So, we will begin with herbaceous blooming plant (herbs). First round, we will go to our Native Plant Database, select on Maryland, herbs for Habit, both sun and partial shade for Light Requirements. There are other specifications you can put in such as expected height, bloom color and time or soil moisture, but we can only use the conditions you listed. One last bit of advice, Summer is not a good time to be planting, especially the woody plants, trees and shrubs.

Herbaceous blooming plants - Asclepias tuberosa (Butterflyweed) and Capsicum annuum (Chile pequin)

Shrubs - Callicarpa americana (American beautyberry) and Comptonia peregrina (Sweet fern)

Trees - Amelanchier laevis (Allegheny service-berry) and Cercis canadensis (Eastern redbud)

Grasses - Chasmanthium latifolium (Inland sea oats) and Muhlenbergia capillaris (Gulf muhly)

Vines - Bignonia capreolata (Crossvine) and Passiflora incarnata (Purple passionflower)

Low groundcover - Antennaria plantaginifolia (Plantain-leaf pussytoes) and Cornus canadensis (Bunchberry dogwood)

 

From the Image Gallery


Butterflyweed
Asclepias tuberosa

Chile pequin
Capsicum annuum

American beautyberry
Callicarpa americana

Sweet fern
Comptonia peregrina

Allegheny serviceberry
Amelanchier laevis

Eastern redbud
Cercis canadensis

Inland sea oats
Chasmanthium latifolium

Gulf muhly
Muhlenbergia capillaris

Crossvine
Bignonia capreolata



Plantain-leaf pussytoes
Antennaria plantaginifolia

Bunchberry dogwood
Cornus canadensis

More Herbs/Forbs Questions

Native plants for flower beds in Aledo, TX
March 10, 2009 - I have 2 beds that together run the length of the house foundation (25' each), we have 2 spots I would like to plant a Yaupon (Pride of Houston) in each spot approximately 2' from the foundation;is ...
view the full question and answer

Interested in a mini food forest
February 04, 2013 - I am interested in starting a mini "food forest" in a twelve foot by twelve foot patch of earth next to my house. I'd like to put a focus on making sure that the bulk of the plants I introduce are ...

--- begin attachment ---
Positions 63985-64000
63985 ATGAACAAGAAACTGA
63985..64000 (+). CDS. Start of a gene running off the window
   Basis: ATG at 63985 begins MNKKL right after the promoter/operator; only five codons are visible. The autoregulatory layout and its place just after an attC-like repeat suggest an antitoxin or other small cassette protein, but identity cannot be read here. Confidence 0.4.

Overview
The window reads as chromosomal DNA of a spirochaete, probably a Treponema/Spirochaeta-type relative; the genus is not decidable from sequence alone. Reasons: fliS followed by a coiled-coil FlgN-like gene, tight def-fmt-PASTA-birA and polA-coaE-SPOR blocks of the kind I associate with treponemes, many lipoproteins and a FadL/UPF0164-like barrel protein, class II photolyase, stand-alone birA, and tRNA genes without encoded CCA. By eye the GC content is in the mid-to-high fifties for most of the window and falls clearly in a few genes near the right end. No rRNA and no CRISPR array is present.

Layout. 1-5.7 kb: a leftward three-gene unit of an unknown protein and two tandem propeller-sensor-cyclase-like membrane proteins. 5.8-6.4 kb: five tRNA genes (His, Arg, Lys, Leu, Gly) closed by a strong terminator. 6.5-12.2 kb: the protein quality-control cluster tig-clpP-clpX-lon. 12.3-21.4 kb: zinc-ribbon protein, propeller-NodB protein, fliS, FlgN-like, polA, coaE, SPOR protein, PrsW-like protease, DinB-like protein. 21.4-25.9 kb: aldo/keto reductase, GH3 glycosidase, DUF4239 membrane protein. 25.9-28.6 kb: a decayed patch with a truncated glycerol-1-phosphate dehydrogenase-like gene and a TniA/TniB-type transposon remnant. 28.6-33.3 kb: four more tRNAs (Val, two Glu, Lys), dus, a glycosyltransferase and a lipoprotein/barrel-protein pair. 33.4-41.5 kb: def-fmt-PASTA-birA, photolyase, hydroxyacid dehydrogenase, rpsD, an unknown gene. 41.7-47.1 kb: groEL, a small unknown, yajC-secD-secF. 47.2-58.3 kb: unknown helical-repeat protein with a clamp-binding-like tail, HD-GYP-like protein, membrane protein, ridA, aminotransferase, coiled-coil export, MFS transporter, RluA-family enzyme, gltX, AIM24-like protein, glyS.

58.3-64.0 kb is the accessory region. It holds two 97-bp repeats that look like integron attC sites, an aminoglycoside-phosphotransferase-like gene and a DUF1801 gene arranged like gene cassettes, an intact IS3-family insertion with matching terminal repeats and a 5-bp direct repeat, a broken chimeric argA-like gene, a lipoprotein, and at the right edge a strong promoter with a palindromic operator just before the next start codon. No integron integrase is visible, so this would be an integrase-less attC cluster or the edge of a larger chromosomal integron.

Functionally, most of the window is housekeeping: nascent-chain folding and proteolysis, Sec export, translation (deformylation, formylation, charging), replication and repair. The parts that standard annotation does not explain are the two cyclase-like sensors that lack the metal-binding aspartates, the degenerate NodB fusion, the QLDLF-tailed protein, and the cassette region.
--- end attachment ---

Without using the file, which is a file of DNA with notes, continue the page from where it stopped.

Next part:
view the full question and answer

Source for dotted blue-eyed grass from Saluda SC
February 23, 2013 - I lived in Texas for several years and now live on acreage in South Carolina. I have heard that bluebonnets don't grow well in South Carolina. However, there is a place by the road near our house t...
view the full question and answer

Horsetail Rush invasive in Santa Monica CA
January 16, 2012 - Mr. Smarty Plants: I live about 3 miles from the beach in the Santa Monica area and have an 18inch deep planter area in my backyard that is adjacent to my garage. I like the look of horsetail rush. I...
view the full question and answer

Butterflies attracted by Pink Evening Primrose from Burnet TX
July 30, 2012 - I see information on Pink Evening Primrose that says it attracts 'many butterflies' Please tell me which butterflies and name them? I've looked everywhere and am just exhausted and frustrated with...
view the full question and answer

Smarty Plants's Facebook profile Support the Wildflower Center by Donating Online or Becoming a Member today.

Mr. Smarty Plants wants you to be his Facebook friend. Click the Facebook icon to add yourself to Mr. Smarty Plants list of friends.
E-NEWSLETTER | BECOME A MEMBER | DONATE NOW | MEDIA | SITEMAP | STAFF
© 2015 Lady Bird Johnson Wildflower Center